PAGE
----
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Royal Navy skier aims to guide Paralympic athlete to gold

Royal Navy skier aims to guide Paralympic athlete to gold
24 March 2016
A Royal Navy submariner has been selected to guide partially sighted skier and Paralympic athlete Millie Knight as she prepares for the 2018 Winter Paralympics.

Able Seaman Wild, a 23-year-old steward on HMS Ambush, guided Millie on the slopes at the recent World Cup in Austria and then Aspen, winning the downhill race and then the overall Super G. 

“Our first time in gates together was the slalom race where we managed to get a bronze medal,” said the submariner, who has been given permission by the Royal Navy to now train with Millie until 2018.

“We then went from strength to strength in our second race together, Millie's first ever downhill, narrowly finishing second only 0.3 of a second away from the leaders. However on the second downhill race we improved further and won the race by over two seconds. 

“This success continued into both Super G races which we won comfortably which led to us winning the overall Super G golden globe. Millie and I are only the fourth and fifth Brits to ever win a golden globe so this was a brilliant achievement.”

A Glaswegian, Able Seaman Wild has been skiing since he was three years old and began racing at age seven. A top skier himself, he ski raced for the Scottish junior development squad between the ages 15-17 and has raced for the Navy and Combined Services teams.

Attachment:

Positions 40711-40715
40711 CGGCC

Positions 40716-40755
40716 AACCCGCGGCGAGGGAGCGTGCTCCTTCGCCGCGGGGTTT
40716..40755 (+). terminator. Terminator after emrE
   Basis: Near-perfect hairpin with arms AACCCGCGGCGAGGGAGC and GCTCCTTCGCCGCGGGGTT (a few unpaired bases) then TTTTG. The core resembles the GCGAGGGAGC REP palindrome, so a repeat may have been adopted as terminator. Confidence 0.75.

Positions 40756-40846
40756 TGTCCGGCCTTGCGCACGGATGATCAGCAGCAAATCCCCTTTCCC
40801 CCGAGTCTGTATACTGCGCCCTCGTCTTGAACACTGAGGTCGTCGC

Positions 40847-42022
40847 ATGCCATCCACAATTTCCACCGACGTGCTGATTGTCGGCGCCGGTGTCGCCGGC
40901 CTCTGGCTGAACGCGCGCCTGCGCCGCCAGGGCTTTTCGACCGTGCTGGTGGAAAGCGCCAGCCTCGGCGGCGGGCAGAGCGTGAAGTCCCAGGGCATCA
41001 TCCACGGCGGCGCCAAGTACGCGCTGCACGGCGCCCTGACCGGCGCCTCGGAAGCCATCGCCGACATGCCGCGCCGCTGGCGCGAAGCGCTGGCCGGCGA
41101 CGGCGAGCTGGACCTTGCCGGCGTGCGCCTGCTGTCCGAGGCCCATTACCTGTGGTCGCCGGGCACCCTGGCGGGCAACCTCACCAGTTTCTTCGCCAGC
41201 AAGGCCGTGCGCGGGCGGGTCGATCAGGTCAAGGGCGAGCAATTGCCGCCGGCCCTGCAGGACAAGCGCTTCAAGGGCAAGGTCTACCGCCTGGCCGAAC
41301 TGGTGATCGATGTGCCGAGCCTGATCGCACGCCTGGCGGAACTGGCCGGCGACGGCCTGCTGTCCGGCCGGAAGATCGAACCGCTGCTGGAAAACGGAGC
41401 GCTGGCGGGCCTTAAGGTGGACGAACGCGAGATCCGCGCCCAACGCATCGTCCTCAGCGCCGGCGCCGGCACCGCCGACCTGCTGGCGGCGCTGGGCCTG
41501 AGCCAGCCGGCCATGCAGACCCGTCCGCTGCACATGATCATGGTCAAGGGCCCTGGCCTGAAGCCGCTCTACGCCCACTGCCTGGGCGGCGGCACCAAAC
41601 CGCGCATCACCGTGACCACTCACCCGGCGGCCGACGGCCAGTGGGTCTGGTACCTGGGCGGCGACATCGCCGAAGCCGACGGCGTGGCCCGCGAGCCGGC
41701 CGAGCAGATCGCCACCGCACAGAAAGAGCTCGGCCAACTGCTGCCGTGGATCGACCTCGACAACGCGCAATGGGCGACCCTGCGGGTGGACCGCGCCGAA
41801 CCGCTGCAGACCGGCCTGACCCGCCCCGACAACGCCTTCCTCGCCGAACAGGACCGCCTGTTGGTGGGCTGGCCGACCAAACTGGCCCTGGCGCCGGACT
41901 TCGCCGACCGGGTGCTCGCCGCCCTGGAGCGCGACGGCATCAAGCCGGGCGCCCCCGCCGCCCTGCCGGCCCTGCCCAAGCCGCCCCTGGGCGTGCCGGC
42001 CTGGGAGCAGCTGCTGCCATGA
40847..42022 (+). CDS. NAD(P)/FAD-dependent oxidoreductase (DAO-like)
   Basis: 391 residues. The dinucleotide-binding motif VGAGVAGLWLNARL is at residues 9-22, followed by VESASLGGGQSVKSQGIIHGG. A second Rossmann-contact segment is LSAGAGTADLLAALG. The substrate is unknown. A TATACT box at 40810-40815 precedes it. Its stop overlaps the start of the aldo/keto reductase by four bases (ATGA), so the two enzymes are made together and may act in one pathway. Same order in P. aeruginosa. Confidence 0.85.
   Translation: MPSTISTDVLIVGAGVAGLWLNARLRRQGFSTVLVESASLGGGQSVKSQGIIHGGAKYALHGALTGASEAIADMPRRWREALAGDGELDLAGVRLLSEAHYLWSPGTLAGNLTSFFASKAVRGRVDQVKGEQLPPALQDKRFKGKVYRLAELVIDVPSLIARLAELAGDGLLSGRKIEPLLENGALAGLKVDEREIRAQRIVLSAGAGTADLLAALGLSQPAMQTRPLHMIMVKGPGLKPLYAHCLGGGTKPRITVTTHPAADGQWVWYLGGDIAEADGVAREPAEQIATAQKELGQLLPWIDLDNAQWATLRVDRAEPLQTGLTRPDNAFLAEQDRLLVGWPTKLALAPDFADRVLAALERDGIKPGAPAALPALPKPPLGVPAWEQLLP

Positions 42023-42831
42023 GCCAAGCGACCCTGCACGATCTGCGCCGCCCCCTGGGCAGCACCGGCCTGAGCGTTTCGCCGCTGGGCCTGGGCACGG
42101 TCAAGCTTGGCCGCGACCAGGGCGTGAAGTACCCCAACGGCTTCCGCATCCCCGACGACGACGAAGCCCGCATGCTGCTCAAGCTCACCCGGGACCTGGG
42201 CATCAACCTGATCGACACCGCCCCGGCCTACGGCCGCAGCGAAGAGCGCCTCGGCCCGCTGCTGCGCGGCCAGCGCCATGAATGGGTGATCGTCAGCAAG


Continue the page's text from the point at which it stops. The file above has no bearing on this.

Hopefully Millie and I can build on recent success at the World Cup finals and increase the bond to give us the best possible chance for gold in 2018

Able Seaman Wild

He was introduced to Millie a week before the World Cup finals where he trialled acting as her guide in Austria before Millie and the Parasnowsports GB Team requested Brett join them full time. 

Millie, 17, has raced as part of the GB Team for the past three years and competes in the slalom, giant slalom, Super G and downhill events with a sighted guide – who is now the Naval submariner. 

A flagbearer at 2014 Winter Paralympics opening ceremony in Sochi, she was the youngest person ever to compete for ParalympicsGB at the games.

“After a very brief introduction, and only a couple of days training in a whiteout, I instantly knew he would be a great guide for me,” said Millie. 

“The next time we would ski together was at the start gate of a World Cup slalom and we didn't do too badly...imagine what we can achieve together if we had some training!  

“He has some super communication skills and obviously he's a dynamic skier, I felt very confident with him and knew I could trust him to get me down a mountain safely and intelligently.

“We are looking forward to some great challenges ahead of us. I would like to thank the Royal Navy for releasing Brett to train with me... we won't let you down.”

When on the slopes the two communicate via a Bluetooth radio attached to both of their helmets and must stay within three metres of each other at all times. The submariner tells Millie what the terrain is like while she tells him whether to speed up or slow down.

“This is a fantastic opportunity and I'm extremely grateful that to the Navy,” said Able Seaman Wild. “Hopefully Millie and I can build on recent success at the World Cup finals and increase the bond to give us the best possible chance for gold in 2018.”

The training for the Winter Paralympics will see Brett spend around 160-170 days a year training on snow and 30-40 days on dry land training camps. This includes the World Championships in January and a pre Paralympic warm up race in Pyeongchang in February.

“The main thing over this year will be building mine and Millie's relationship and getting the trust,” he added. 

“Millie needs to be able to trust me 100% in order for her to ski to her full potential directly behind me in a race. We had a fantastic start and hopefully we can build on this.”

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